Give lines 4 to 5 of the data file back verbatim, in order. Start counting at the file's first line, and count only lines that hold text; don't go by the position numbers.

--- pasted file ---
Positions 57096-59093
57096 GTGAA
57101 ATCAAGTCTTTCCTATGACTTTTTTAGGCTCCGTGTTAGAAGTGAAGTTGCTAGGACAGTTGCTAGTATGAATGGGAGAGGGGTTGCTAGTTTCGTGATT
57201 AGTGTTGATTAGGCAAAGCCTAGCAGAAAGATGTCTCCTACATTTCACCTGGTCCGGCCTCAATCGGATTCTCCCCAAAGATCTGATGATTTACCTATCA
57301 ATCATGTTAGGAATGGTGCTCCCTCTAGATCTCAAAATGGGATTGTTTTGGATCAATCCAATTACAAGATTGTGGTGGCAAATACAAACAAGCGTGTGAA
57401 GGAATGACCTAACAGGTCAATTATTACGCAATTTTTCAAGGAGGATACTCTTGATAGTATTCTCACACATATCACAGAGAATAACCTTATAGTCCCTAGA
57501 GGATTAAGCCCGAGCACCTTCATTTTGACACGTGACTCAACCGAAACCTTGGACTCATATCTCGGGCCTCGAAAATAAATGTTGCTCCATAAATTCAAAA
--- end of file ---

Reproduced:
57201 AGTGTTGATTAGGCAAAGCCTAGCAGAAAGATGTCTCCTACATTTCACCTGGTCCGGCCTCAATCGGATTCTCCCCAAAGATCTGATGATTTACCTATCA
57301 ATCATGTTAGGAATGGTGCTCCCTCTAGATCTCAAAATGGGATTGTTTTGGATCAATCCAATTACAAGATTGTGGTGGCAAATACAAACAAGCGTGTGAA